What You Can Expect to Learn at Your Service Site

By Becca Sirull, Spring 2017 Street Team Member 

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Becoming part of the volunteer staff at a community partner organization can be an incredibly meaningful experience and it only becomes more impactful as you continue learning about the organization. Everyone knows the most basic approach to gathering information starts with the same six questions: who, what, where, when, why, and how. You’ll already have learned the where and when of your service project—now as you dive more deeply into the organization, it’s time to learn the why, what, how, and who. These questions can help provide a framework as you learn more about your organization and figure out the role you will play in their structure. Try seeking out some of this information about the organization and you might be surprised at how fulfilling and enriching your service experience can be.

WHY

Nonprofit professionals are extremely mission driven, meaning their work ethic stems from intrinsic motivators. You will find this is key in maintaining a healthy work balance at your service project. Although sometimes you might feel like the work you’re asked to do is insignificant, remember that in the broader context of creating social change lots of little steps work together to create a huge impact. And often, it’s help with the smaller tasks like mailing, packaging, and calling clients that organizations need the most help with. Research the organization’s mission, values and history to build a foundation of interest in the cause that will blossom into a passion as you continue to serve. This basis of understanding will leave you feeling much more fulfilled in your work which in turn will have a positive impact on your work ethic at the organization.

WHAT

Probably the easiest bit of information to gather will be what the organization does on a day to day basis—considering you’ll be a part of it! Find out the major priorities of the group you’re working with, and then see how those priorities are executed during the time you volunteer there. What is the service work being conducted? What are the impacts being made on the community? Not only will you get to learn what the organization does, but you’ll be the one making it happen. Besides learning more about your role within the organization, it will also be beneficial to talk with staff members and other volunteers about how they spend their time there, in order to get a more complete picture of the daily life at the organization.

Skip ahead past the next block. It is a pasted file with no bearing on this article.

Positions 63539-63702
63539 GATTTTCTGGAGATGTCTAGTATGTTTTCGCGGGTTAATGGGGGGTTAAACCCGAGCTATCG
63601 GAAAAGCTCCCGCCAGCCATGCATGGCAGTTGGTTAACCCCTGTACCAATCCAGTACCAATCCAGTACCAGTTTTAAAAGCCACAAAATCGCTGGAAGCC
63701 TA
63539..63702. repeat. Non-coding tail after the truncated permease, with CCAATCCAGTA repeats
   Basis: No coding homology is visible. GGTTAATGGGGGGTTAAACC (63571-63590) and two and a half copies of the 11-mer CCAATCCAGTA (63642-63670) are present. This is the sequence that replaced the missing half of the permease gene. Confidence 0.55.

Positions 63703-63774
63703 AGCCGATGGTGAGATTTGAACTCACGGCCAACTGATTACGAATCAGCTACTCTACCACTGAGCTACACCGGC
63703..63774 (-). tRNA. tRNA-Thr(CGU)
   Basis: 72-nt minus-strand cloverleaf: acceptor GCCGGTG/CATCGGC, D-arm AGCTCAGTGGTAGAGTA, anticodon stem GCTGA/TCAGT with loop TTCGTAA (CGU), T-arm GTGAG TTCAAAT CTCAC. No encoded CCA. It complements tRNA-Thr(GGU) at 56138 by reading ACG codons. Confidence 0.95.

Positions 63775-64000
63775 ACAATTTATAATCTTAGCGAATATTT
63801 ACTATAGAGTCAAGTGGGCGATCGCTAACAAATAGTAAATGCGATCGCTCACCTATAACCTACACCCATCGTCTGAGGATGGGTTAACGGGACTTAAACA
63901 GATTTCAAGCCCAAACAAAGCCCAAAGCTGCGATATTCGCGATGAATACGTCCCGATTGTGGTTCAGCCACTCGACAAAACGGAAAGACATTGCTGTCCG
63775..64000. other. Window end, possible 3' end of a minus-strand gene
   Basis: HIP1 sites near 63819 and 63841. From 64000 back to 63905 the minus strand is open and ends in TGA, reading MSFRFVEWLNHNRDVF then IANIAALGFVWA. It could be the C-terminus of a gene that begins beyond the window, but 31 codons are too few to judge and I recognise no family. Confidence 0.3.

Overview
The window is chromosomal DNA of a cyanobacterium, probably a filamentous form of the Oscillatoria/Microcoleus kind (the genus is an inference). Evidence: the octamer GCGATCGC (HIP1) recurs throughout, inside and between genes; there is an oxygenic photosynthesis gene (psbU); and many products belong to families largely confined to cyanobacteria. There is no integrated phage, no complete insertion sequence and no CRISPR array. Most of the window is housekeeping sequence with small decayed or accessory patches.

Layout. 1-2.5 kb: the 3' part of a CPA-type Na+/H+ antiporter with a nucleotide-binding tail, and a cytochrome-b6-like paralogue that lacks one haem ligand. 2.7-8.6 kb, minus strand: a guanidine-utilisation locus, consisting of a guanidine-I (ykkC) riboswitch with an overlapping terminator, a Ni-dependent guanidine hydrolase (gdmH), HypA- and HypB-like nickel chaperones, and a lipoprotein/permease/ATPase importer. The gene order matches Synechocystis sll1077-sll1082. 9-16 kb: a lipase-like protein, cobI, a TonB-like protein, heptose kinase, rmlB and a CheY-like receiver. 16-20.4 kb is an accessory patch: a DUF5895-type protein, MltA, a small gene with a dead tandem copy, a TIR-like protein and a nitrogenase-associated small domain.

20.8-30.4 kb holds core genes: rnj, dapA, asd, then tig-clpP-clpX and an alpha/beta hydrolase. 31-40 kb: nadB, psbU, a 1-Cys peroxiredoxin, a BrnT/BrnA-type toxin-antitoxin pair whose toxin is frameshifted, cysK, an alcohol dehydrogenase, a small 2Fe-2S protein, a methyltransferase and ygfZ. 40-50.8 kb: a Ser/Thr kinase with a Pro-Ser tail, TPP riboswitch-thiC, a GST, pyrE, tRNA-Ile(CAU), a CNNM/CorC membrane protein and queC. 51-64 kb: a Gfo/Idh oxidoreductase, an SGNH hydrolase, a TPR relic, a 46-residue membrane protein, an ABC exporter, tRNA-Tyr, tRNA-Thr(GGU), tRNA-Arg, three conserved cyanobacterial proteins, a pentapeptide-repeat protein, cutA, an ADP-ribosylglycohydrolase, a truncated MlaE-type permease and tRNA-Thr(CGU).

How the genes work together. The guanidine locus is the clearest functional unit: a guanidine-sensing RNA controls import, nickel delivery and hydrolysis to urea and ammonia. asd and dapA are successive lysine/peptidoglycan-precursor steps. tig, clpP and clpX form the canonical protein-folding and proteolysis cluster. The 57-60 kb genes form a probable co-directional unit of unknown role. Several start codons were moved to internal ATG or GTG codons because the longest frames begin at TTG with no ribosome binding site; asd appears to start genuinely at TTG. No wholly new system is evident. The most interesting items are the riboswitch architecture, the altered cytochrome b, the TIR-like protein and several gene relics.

HOW

The ‘how’ of your community partner organization might be the hardest thing to get to know because it’s multifaceted and complex, covering direct service work, organizational operations, funding sources, and possibly multiple sites. Does your organization use several program models to address its mission? Is your community partner a local organization? National? Maybe even international? How does your organization receive its funding? Are they a 501(c)3, a 3LC, a BCorporation? Its legal status can tell you a great deal about its funding strategy. For instance, hybrid models like the 3LC and BCorps often allow for increased earned income generating opportunities than more traditional funding models. All these questions help define an organization’s Theory of Change, essentially outlining their plan to create social value step-by-step.

WHO

The people are at the heart of any community organization: both the groups being served and the ones devoted to initiating change. Volunteering at a organization is a great way to learn more about the target demographics of that organization, as well as learning about community needs you may never have known existed. If your position involves direct service, you will have the opportunity to build meaningful relationships with community members and gain access to new perspectives as you learn about their life and experiences. You will also have the chance to learn from your fellow volunteers and staff members—how they got in their position, what inspires them every day, and what advice they can share.

 


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